2. Any amount included in the gross income of a member is to be treated as a dividend received.
Hutterite colonies are formed voluntarily by adult males who agree upon certain rights and obligations among themselves and on behalf of their families. The main purpose of the colonies is to live a communal life following the tenets of the Hutterische Church society. The colonies, while religious, engage in agricultural activities (farming, raising stock, dairying, etc.).
In the Denver Region, two types of colonies have been identified. The most common type is a nonprofit corporation with corporate officers and a board of directors. Generally, the officers do not draw a salary and the colonies do not issue stock certificates. The corporations are tax exempt under Section 501(d) of the Internal Revenue Code and are required to file a United States partnership income tax return (Form 1065). Individual members may or may not file individual tax returns.
The other type of Hutterite colony found in the Denver Region is an unincorporated religious association. Like the incorporated colonies, they are nonprofit and tax-exempt under Section 501(d). Instead of officers or directors, they have a board of trustees. They also file partnership tax returns. There are very few such associations. The majority of colonies are incorporated.
There is an unverified quote from Wikipedia that states that this structure, although officially “for-profit” generally results in no income taxes:
The group operates as a 501 (d) – “for-profit organization with a religious purpose and a common treasury.” The community pays property taxes, but the 501d structure tends to result in no income tax liability.
If this is true, incorporating as this or another entity that results in no income taxes like a 501(c)3 may seem desirable but brings up two questions: 1 is this ethical? 2 What reaction would a growing network of communes get from the country and its citizens if that network was paying no income tax? A more extreme example to consider is: what would be the reaction if that network was labeled as an entity exempt from income taxes such as a 501(c)3?
We are also looking into Seasteading as a way to have more freedom for how to run the commune. However, it looks like it would be initially more expensive and it is unsure if this is needed but we thought we would leave it here just in case: https://www.seasteading.org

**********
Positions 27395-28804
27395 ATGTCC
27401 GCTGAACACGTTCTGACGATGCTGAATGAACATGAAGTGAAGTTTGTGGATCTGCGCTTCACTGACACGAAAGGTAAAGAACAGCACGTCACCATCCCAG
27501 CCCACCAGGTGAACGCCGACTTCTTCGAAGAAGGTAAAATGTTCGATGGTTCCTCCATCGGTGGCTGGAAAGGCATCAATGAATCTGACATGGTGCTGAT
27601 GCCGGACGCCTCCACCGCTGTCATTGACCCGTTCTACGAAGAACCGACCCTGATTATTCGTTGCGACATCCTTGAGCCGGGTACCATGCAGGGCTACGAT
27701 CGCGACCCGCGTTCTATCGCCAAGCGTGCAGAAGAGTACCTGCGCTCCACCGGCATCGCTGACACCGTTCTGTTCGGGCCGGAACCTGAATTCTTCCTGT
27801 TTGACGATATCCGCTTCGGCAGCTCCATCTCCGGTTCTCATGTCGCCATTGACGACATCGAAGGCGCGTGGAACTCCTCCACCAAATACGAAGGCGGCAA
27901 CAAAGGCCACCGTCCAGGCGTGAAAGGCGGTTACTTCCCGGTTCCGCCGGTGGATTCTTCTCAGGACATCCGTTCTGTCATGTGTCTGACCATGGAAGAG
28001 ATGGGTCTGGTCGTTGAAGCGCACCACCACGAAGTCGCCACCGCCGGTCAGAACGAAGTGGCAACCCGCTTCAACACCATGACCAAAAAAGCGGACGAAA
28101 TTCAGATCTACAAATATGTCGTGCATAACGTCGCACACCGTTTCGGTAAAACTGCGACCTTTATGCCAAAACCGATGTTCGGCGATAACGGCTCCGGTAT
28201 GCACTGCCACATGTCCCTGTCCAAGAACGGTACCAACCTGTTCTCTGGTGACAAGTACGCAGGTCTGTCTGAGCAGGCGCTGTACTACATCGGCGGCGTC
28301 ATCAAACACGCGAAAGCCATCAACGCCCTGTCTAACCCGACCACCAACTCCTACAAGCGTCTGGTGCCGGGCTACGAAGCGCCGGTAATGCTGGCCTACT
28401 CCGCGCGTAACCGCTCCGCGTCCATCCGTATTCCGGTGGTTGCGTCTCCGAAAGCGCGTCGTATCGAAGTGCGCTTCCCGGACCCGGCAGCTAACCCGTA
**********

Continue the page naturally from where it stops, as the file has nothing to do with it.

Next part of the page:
Profitability is how profitable the commune would be and therefore how many resources could be dedicated to further expansion.
5. Leading of the Holy Spirit
We put this last not because we believe this is unimportant, on the contrary, we believe this is the most important aspect if it can be proven and tested. We just have not had any leading with regards to this thus far. This may or may not be normal. Regarding this we quote:
40 And with many other words he testified and exhorted them, saying, “Be saved from this perverse generation.” 41 Then those who gladly received his word were baptized; and that day about three thousand souls were added to them. 42 And they continued steadfastly in the apostles’ doctrine and fellowship, in the breaking of bread, and in prayers. 43 Then fear came upon every soul, and many wonders and signs were done through the apostles. 44 Now all who believed were together, and had all things in common, 45 and sold their possessions and goods, and divided them among all, as anyone had need. (Acts 2 NKJV)
David Bentley Hart has come to the conclusion that the word translated “fellowship” in verse 42 refers to the practice of common ownership and communalism.  Even if Dr. Hart is incorrect verses 44 and 45 make that statement anyway. The signs and wonders done by the apostles are mentioned together with them following their doctrine and giving up all their possessions. Therefore, it may be possible that we won’t have miraculous intervention by the Holy Spirit until we start practicing as the Apostles of old.
I came to the conclusion that koinonia often refers to a precise set of practices within the early Christian communities, a special social arrangement — the very one described in Acts — that was integral to the new life in Christ. When, for instance, the Letter to the Hebrews instructs believers not to neglect koinonia, or the First Letter to Timothy exhorts them to become koinonikoi, this is no mere recommendation of personal generosity, but an invocation of a very specific form of communal life.